The day I set up my Copify account, decent work started pouring in from my marketing efforts, so I haven’t had to resort to content mill writing. Hopefully I never will. But I’ll keep the account open, as a reminder that if I don’t keep pitching, that’s where I’ll end up.



Follow Nan: Facebook 
                    Twitter 
                    Pinterest 
                    Linkedin

7 comments:

planetnomad said...

Every so often I am tempted by one of those, but good sense has always prevailed. Except for a time in Morocco, I wrote for a site...forget the name now. They paid per click on the ads they put on your articles. I made a whopping $10 over 2 years. Not really profitable, not so much.

Lucy Grewcock said...

Great post about, sadly, a growing industry. I registered on People Per Hour and over the past three years their tack has changed from quality writing to cheap content filling - it's frustrating when other writers post 'I can write your website for £20'; 'I can write ten blog posts for £10'. Let's hope that Google can help sort it out in the future.

Nan Sheppard said...

Can you imagine the amount of money being made by the sites themselves? Didn't I start freelancing so that the money I generate would be mine? The pay per click sites must be reeling it in. Copify charges over £14 for 400 words. And the writer gets, say, £4.

At least they are straightforward though, they say what they pay and they pay up fast.

Martin Harrison said...

Hi Nan,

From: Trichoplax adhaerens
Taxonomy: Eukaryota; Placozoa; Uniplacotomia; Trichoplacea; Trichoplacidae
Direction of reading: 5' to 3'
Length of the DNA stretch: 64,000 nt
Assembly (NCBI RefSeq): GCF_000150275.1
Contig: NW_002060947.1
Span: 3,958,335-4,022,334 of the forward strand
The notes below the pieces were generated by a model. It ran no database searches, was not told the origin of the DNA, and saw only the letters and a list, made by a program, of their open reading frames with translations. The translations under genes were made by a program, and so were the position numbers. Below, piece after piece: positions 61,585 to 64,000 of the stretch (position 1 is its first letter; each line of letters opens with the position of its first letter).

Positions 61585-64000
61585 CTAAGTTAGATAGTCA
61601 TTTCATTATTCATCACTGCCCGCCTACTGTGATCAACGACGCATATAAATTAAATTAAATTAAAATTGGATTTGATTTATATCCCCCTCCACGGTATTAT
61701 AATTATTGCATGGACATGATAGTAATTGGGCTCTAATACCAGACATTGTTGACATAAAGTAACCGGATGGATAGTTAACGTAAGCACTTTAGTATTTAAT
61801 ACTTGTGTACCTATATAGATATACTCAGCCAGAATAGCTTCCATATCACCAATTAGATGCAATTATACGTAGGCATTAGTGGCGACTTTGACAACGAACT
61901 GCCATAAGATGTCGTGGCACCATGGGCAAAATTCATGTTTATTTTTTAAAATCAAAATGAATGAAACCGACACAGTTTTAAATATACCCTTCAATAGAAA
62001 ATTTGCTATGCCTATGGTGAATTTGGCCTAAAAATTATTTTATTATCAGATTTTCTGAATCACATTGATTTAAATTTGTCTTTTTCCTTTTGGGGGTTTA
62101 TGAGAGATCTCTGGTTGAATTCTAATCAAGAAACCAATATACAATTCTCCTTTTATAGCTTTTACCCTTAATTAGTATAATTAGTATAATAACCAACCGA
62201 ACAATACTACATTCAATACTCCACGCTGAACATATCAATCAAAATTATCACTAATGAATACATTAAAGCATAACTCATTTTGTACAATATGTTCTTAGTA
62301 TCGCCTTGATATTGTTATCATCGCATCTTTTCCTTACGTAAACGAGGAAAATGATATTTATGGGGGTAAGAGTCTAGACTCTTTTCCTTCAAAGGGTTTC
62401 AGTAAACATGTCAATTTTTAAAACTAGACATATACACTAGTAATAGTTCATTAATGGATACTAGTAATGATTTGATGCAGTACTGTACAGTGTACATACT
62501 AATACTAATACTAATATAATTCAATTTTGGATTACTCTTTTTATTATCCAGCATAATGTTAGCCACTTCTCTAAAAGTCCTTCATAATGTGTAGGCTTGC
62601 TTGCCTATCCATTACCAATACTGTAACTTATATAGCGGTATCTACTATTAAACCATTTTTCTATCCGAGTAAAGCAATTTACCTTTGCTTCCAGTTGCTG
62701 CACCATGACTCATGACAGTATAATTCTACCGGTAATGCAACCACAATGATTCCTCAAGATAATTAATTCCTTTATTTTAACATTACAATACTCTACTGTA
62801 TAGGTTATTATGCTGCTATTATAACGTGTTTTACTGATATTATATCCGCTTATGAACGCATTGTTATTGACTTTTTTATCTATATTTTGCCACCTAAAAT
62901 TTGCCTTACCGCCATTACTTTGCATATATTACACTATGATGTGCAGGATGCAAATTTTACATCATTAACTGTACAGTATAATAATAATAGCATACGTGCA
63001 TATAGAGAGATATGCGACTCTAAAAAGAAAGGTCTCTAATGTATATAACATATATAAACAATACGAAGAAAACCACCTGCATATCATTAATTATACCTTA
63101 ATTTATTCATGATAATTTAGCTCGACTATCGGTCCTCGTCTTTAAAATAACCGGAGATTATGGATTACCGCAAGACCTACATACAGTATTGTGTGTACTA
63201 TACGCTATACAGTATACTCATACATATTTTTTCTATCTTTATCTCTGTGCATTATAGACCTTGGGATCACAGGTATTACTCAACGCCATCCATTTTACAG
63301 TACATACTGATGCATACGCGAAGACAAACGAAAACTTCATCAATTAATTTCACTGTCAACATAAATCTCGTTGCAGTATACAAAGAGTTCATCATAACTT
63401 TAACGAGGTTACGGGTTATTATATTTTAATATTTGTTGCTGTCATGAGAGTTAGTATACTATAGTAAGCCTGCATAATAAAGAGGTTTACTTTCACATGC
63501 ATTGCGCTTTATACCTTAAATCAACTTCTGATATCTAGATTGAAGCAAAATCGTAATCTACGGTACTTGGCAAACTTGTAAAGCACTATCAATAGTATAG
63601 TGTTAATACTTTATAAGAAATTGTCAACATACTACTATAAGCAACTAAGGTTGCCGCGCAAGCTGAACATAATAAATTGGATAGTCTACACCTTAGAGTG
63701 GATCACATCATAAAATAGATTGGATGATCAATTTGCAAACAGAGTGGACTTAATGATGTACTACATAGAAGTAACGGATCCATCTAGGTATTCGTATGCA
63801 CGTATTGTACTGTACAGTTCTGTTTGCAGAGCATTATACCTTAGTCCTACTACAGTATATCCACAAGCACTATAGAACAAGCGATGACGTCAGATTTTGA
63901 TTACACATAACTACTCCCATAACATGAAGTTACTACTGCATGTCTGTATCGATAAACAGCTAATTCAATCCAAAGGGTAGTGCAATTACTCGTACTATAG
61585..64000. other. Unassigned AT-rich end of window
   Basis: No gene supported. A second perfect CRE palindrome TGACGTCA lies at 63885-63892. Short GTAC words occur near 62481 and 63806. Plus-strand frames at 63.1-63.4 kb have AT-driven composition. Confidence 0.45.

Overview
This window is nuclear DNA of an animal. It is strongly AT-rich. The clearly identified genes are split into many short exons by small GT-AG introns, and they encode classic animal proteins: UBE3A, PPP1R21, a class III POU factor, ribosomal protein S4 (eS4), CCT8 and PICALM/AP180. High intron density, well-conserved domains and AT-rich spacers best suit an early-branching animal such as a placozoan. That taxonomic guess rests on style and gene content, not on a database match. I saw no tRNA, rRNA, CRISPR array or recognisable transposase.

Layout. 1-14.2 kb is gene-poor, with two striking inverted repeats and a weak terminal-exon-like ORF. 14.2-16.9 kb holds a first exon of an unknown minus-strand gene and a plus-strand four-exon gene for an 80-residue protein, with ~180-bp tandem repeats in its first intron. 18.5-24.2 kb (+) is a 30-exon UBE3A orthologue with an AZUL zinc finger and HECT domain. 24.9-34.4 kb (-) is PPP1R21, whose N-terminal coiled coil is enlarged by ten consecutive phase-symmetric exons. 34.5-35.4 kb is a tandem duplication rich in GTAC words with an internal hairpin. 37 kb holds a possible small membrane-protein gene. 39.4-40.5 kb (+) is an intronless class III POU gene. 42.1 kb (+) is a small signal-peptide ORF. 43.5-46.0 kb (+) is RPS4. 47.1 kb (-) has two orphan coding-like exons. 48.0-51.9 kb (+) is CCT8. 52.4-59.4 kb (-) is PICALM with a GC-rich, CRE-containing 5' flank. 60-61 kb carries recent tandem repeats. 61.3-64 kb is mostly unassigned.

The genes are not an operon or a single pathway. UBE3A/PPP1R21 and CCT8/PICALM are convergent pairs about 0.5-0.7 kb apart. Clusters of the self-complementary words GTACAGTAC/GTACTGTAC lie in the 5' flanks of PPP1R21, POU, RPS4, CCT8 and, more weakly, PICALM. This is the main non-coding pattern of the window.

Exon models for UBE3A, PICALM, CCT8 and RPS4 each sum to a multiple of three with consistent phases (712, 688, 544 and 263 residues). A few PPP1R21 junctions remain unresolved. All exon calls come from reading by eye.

Thanks for your post and comments which I read with interest. Some things that you may perhaps not have considered:

400 words is actually £14.40 including VAT so we take £12 net. We pay a writer £4-8, so a worst case scenario for us is a profit of £4. A healthy margin perhaps, but less so when you consider the costs associated with running the business. Hosting, office, corporation tax and accountancy fees. Believe me, these mount up.

Then there's the big cost - recruiting the customers. A Google Adwords conversion would cost us between £20 and £40, so in a worst case scenario a customer would need to place 10x400 word orders before we would even break even…

Nan Sheppard said...

That's true Martin, like any business I guess there are overheads to consider. As a small freelancer my own overheads are very low... I haven't even had to pay an accountant yet! So any profit is my own :)

Sarah Halloran said...

I'm a regular writer on Copify and for me it's a great way to supplement my freelance writing income or to give me a welcome break away from some of the more mundane copy. After all, there are only so many consecutive hours I can devote to car exhaust content before I start to lose the will to live.

Some of the jobs I have completed on Copify have actually paid pretty well. I was awarded the heady status of professional writer when I applied and thus receive a higher rate. Sure, there are the low paid jobs but if you can bang those out quickly over an hour, you start to make quite a decent hourly rate.

To make Copify work for you, and you can, you need to cherry pick the jobs you want to do and ignore the ones you don't. It really is that simple.

I dip in and out of Copify when I need to and it's working really well for me right now and it's a great backup. Plus I don't have to chase up clients for payment. That's a major bonus!

Christian Quinones said...

That's good to know Sarah. I'd heard numerous tales of their low, low rates and controversial payment-per-word policy.. seems like it's not true. I will try Copyify and see how it works for me as a full time Freelance Copywriter.